• Name the elements of the 10-part test under the hobby loss rules
    • Recognize a "for-profit" activity
    • Recognize and determine the deductible expenses when an activity fails to meet the "profit motive" test
    Health Insurance Deductions & the S Corporation Shareholder

    Scope: This course will cover how health insurance, including medical insurance and accident insurance, should be handled for S corporations and S corporation shareholder-employees.  In particular, the course will focus on IRS Notice 2008-1, Special Rules for Health Insurance Costs of 2-Percent Shareholder-Employees.

    Learning Objectives:

    • Review the employment status of shareholders in an S corporation
    • Review how to treat medical insurance premiums in an S corporation
    • Understand which rules apply to two-percent shareholder-employees in S corporations
    • Understand how IRS Notice 2008-1, Special Rules for Health Insurance Costs of 2-Percent Shareholder-Employees, affects deductions
    • Review how to report medical insurance premiums on both shareholder-employee 1040 and W-2 forms
    Healthcare Reform: Tax Provisions of the Affordable Care Act

    Introduction to the Course:

    The landmark legislation known as the Patient Protection and Affordable Care Act (PPACA), signed into law in 2010, is likely to affect virtually every person and institution in the United States in some way. It imposes healthcare-related requirements on health plans, health insurers, employers and individuals.

    In addition to imposing various tax increases to increase revenue, the PPACA uses a carrot and stick approach to ensure compliance with its provisions, offering tax credits for compliance and imposing tax penalties for non-compliance. This course will review the principal provisions of the law and will examine its tax impact on individuals and businesses.

    In so doing, it will consider the:

    • Coverage-related provisions of the PPACA addressing -
      • Plan grandfathering pursuant to which health coverage in force at the time of the law's passage may be continued,
      • The prohibition of pre-existing condition exclusions,
      • The proscription of lifetime and annual benefit limits,
      • The limitation of health coverage rescissions,
      • The requirement for certain patient protections,
      • The general requirement for universal health care coverage, and
      • The requirement that plans covering children extend child coverage until age 26;
    • Tax credits available to small businesses to encourage them to sponsor employee health plans;
    • Shared responsibility for certain large employers to provide employee health coverage and the tax penalties imposed for noncompliance;
    • Various personal income tax changes affecting taxpayers; and
    • Tax credits and tax penalties authorized to help enforce the PPACA requirement that individuals maintain minimum essential coverage.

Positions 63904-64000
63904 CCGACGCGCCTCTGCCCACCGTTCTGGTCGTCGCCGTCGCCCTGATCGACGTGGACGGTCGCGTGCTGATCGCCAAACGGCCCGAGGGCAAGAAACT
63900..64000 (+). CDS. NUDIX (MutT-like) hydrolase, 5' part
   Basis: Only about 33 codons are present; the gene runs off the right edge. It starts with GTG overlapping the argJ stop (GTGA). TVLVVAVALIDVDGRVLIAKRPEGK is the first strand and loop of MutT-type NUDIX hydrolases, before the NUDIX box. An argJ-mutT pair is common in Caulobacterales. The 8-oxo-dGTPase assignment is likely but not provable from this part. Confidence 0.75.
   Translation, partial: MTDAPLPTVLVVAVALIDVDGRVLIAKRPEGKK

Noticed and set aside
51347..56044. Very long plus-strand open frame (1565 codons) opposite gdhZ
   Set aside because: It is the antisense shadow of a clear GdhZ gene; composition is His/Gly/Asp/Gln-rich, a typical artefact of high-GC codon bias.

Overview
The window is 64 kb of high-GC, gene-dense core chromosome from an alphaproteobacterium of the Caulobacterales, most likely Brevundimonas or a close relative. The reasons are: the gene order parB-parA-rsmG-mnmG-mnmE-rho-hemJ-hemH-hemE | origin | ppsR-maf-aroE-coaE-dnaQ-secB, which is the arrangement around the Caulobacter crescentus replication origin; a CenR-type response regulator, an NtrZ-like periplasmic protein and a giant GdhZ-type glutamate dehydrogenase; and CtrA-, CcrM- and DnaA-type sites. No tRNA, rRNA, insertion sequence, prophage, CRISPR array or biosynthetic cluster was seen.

Learning Objectives

    Upon completion of this course, you should be able to:

    • Describe the principal healthcare provisions of the PPACA;
    • Identify the tax credits for which small businesses may be eligible when sponsoring employee health plans;
    • Explain the shared responsibility requirements for employers regarding employee health coverage and the tax penalties imposed for the failure to meet them; and
    • Describe the tax credits and tax penalties designed to help ensure that individuals meet the requirement to maintain minimum essential coverage.

    Duration: 200 minutes
    Who Should Attend: All tax and accounting practitioners advising individual and business clients
    Course Level: Intermediate
    Prerequisite: None
    Advance Preparation: None
    Delivery Method: Online Self-Study (QAS)
    Expiration: In accordance with NASBA standards, access to this course will terminate one year from the date of purchase. Incomplete courses will no longer be accessible beyond the one year deadline.

    CPE Sponsor Information

    Marital Status and the Adoption Credit, Moving Expenses, and Gain on Sale of Main Home

    Course Description:

    In Marital Status, the goal is to identify which acts constitute consideration of marriage, as well as the benefits and consequences of obtaining married status. For the most part, the ability to file married-joint creates the most beneficial situation for taxpayers. In certain circumstances, like adoption of a spouse's child, marital status can create adverse effects. In addition, this course identifies instances which qualify for deduction of expenses in the process of a move and in relation to the sale of a primary residence.

    Learning Objectives:

    • Understand tax payments (e.g., withholding, estimated payments).
    • Understand due dates, including extensions.
    • Taxability of wages, salaries, tips, and other earnings (e.g., W-2 Wage and Tax Statement, cash).
    • Sale of a principal residence (e.g., IRC 121 exclusions, 1099S Proceeds From Real Estate Transactions).
    • Eligible Moving expenses - (e.g., Form 3903 Moving Expenses).
    • Penalties to be assessed by the IRS against a preparer for negligent or intentional disregard of rules and regulations, and for a willful understatement of liability (e.g., IRC 6694(a), IRC 6694(b)).
    • 6.8. Safeguarding taxpayer information - (e.g., Publication 4600 Safeguarding Taxpayer Information, Quick Reference Guide for Business, IRC 7216).
    Offers-in-Compromise: Navigating the Process